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Businessexcellence July 07 78 Urbitran Group has done a great deal to make city transport systems work better over the past 34 years. It’s now following a strategy of growth by acquisition to take it to the next level, Michael Horodniceanu revealed to Ruari McCallion Slicker cities Known to many as Dr. H, Michael Horodniceanu’s name should be familiar enough to New Yorkers: he was the city’s traffic commissioner from 1986-90. “As a professional, how could I pass on the opportunity to run the most challenging traffic and transit system in the world?” he said. The opportunity arose from his involvement with Urbitran Group, of which he is CEO. The company began in 1973, offering expertise in transportation planning and traffic engineering. “We [the founding members] were all university professors, and they aren’t noted for being well-paid,” he said. “We looked for consulting opportunities to help us make ends meet but we were different from others, in that we did so in an organized fashion.” Urbitran’s advantage was that it was able to offer clients better services, faster. “Our university’s computer back then occupied 13,000 square feet. It probably had the power of one of today’s desktop PCs but it meant that we could offer clients high-speed simulations, which others couldn’t.” Urbitran began with just four people; Horodniceanu was able to leave the university and work full-time in 1980. It now has over 200 staff. It’s been a story of evolution, innovation and insight. “We were selling our intellectual strength and innovation,” he said. “What we realized was that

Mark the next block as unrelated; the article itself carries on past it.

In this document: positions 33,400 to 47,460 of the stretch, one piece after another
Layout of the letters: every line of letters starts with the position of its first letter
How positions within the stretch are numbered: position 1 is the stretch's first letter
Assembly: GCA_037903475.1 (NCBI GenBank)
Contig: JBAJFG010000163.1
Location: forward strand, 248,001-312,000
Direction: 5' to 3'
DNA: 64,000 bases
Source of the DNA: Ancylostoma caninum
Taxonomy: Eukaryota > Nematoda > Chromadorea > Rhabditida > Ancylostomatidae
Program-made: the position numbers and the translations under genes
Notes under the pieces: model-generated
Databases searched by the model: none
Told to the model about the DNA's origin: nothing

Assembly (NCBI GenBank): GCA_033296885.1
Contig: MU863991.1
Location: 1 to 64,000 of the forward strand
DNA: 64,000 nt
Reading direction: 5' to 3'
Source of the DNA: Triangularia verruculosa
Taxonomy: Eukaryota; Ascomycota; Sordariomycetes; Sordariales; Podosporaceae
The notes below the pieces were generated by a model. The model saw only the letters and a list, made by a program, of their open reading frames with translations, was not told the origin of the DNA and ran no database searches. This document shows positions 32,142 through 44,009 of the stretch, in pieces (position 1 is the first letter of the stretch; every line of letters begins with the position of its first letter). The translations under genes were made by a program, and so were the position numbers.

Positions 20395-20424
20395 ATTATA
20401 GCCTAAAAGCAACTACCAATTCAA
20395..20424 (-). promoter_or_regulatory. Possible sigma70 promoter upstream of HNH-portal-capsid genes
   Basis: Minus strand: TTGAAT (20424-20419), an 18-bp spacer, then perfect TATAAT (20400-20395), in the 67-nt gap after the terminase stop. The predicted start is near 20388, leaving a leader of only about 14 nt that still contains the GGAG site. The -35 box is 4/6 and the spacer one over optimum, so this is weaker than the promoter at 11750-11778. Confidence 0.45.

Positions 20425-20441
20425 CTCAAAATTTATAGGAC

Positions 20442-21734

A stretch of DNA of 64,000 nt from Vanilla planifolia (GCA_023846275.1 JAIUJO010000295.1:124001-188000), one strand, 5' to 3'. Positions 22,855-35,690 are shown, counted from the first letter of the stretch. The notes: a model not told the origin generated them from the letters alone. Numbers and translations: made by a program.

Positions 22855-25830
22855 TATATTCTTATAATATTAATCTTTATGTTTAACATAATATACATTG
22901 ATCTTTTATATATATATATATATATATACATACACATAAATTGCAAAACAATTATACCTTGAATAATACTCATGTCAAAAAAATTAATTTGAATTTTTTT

July 07 Businessexcellence 79 we’d get paid, say, $50,000 to do a study and then one of the large engineering firms would get paid $2 million to do the plans, which were based on our study. So we evolved ourselves to offer and implement design.” He drew a comparison with construction. “High-flying architects do the concept and get paid handsomely; the mass of work is done at relatively low cost by the designers. In our business, the money is made by the people who are doing the designing.” Making money from any branch of traffic planning and management is quite a feat, as the main customers are governments and they aren’t renowned for their willingness to part with lots of money. Urbitran’s appeal is that it isn’t a casestudy specialist, designer or project manager, nor even a one-stop shop of all three. “We don’t try to sell clients a bridge, or a road or whatever; we solve problems,” Horodniceanu said. “Anyone can design a bridge or a building but not everyone can get it approved. One of our strengths is on the creative and social interaction side—getting community and governmental approvals.” He maintains a position that some may find surprising. “Transportation isn’t an engineering profession, it’s a social science that uses Urbitran Group